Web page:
OVER A COFFEE: Muckrakery and perception management —Dr Haider Shah
A good example of perception management can be found in the living legend of Nelson Mandela. Even though he is the symbol of the South African struggle against apartheid and of the new nation, he stepped down from the presidency to help in institution building instead of cult following
Ever since the media in Pakistan started showing its newly developed teeth, we have seen a steady rise in the list of complainants. Ironically, the benefactor, General Musharraf, was the first victim of his own creation — the electronic media. Then came the turn of the Zardari-led government, which has not been very successful in overcoming credibility problems despite being a legitimate government. After a few recent embarrassing episodes, the security establishment has also joined the queue of whiners charging the media of a smear campaign against national institutions on the behest of ‘anti-state’ elements.
Disgruntled victims of media coverage often react by charging the media of yellow journalism. But when investigative and bold journalism results in the unmasking of a corruption-ridden institution or brings a serious issue to the attention of the national conscience, the correct label is ‘muckrakery’ — a name given to the early 20th century movement in the US, which helped in making corruption and injustice major public policy issues. Writing in popular magazines and newspapers, many muckraker journalists unearthed institutionalised corrupt systems with the help of sensational reporting. The term ‘muckraker’ was popularised by President Roosevelt who referred to these determined reformist journalists by citing a character from Pilgrim’s Progress who had rejected a crown for his muckrake to focus on filth. Unlike both yellow and objective journalists, the muckrakers were imbued with the spirit of reformation and political action and used journalism to make corruption and injustice mainstream issues of public discourse. Their relentless work helped a lot in cleaning the US’s public life from rampant corruption in both public and private sector organisations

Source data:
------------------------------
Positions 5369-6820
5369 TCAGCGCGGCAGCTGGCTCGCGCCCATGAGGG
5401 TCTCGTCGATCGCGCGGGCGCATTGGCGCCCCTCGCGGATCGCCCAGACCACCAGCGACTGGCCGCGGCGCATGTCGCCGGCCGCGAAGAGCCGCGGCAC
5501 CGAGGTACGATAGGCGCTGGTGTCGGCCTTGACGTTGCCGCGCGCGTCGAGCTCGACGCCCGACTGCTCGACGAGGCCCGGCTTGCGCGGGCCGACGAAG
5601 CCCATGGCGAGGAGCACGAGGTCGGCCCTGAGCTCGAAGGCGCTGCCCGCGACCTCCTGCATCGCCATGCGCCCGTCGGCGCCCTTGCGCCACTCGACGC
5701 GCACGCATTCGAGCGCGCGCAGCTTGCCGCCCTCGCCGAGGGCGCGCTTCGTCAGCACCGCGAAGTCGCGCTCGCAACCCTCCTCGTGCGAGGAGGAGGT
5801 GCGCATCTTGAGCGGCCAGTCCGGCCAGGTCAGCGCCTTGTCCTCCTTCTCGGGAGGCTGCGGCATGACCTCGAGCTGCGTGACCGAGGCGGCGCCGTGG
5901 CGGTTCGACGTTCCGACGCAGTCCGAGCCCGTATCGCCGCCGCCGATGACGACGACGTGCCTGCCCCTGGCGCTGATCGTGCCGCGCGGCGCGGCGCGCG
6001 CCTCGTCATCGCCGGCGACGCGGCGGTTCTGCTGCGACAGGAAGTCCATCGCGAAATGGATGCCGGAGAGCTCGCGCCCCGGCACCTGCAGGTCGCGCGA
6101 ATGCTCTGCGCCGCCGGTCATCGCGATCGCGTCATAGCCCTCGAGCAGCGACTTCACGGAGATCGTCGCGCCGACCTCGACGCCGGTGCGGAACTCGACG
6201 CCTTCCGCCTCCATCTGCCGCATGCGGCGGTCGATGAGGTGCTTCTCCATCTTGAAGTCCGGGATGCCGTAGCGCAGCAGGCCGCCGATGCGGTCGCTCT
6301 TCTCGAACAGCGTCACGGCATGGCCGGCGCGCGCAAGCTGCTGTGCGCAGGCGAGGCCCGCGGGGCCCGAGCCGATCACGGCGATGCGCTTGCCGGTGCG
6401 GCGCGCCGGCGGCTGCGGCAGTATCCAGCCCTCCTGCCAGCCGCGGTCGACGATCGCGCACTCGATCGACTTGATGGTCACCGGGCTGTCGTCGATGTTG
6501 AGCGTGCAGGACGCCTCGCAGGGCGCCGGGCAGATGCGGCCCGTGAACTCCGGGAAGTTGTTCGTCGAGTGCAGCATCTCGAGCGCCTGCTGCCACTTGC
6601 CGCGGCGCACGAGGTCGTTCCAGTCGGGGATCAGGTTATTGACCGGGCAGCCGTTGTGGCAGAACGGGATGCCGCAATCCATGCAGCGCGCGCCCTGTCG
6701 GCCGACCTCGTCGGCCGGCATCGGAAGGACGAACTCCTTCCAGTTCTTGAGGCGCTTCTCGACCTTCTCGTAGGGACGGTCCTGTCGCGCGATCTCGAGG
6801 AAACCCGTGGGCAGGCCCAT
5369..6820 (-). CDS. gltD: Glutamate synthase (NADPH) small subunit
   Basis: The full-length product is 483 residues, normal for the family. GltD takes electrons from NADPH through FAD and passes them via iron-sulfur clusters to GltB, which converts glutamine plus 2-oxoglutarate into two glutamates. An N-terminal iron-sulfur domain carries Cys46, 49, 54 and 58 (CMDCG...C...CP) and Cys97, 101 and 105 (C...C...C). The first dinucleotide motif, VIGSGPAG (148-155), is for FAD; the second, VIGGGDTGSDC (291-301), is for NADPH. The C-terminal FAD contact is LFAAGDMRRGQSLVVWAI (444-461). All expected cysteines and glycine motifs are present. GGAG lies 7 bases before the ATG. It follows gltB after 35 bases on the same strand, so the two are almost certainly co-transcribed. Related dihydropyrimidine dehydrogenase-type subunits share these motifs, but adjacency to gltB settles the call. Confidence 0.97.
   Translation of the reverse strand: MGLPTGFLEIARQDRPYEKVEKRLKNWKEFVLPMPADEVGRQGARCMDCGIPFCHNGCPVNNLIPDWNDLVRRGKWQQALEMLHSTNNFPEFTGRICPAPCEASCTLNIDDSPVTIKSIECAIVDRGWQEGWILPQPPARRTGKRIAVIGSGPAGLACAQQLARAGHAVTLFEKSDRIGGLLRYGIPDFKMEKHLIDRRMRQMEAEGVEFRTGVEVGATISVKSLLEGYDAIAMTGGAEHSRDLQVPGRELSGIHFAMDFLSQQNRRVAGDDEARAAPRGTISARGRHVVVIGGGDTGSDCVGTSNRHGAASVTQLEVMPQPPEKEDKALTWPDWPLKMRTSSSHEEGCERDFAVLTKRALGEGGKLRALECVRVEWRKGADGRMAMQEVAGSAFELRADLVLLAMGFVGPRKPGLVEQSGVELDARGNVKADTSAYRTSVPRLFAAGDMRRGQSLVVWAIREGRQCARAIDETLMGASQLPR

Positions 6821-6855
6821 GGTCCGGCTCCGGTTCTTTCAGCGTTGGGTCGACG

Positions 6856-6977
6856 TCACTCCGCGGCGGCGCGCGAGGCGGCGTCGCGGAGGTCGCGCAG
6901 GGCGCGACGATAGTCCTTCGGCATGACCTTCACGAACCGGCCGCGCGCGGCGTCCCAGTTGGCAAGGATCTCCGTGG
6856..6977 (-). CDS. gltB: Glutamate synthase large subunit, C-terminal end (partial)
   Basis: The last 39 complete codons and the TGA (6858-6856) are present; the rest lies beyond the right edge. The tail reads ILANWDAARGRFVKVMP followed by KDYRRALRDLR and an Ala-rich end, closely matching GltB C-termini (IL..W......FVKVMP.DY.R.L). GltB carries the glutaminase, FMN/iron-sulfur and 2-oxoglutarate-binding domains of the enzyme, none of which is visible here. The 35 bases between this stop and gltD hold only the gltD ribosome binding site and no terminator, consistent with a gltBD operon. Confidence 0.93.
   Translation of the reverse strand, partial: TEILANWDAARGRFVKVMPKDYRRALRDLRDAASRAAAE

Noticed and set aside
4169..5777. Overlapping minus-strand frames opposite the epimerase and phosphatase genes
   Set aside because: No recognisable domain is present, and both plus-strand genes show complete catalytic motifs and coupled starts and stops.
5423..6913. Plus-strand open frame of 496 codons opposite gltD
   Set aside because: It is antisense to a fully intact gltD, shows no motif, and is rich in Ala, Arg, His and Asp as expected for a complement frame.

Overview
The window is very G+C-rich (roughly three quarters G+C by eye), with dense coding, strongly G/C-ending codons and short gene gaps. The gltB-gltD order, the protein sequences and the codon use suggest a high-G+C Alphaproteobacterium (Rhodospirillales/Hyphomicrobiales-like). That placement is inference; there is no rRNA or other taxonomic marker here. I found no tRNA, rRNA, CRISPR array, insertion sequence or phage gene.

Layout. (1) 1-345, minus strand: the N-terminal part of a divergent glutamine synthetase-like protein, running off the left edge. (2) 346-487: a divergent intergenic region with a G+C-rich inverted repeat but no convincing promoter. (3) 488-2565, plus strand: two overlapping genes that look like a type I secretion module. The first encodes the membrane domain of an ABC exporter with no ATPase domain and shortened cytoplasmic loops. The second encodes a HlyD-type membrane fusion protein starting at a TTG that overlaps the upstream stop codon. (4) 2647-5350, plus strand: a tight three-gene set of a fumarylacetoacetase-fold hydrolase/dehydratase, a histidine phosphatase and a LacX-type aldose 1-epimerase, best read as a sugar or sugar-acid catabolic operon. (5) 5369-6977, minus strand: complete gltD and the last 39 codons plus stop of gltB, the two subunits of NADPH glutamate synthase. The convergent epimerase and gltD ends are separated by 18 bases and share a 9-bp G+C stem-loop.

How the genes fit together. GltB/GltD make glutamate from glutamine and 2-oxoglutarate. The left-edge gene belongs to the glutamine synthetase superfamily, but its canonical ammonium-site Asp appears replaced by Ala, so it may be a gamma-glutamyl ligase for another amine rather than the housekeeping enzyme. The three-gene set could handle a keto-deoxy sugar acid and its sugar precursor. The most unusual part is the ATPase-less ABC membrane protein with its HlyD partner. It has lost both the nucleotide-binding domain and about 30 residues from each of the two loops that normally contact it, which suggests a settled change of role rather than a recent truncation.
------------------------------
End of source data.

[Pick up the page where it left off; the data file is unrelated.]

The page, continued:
The media is not a monolithic organisation. It has people representing various viewpoints, political agendas and vested interests. While Pakistani muckrakers are doing excellent work on the social reform campaign side, there are many others who have used their writings and electronic media coverage to radicalise our general population. They keep pouring oil over the raging flames of jihadi extremism. The government has to therefore listen to two kinds of voices: one coming from genuine muckrakers, and the second from noisy jihadi journalists or analysts. While the latter can be ignored, as they are practically unhappy with all governments, it is the disapproval of the former that should be taken seriously by any popularly elected government. This takes us to the importance of perception management for good governance.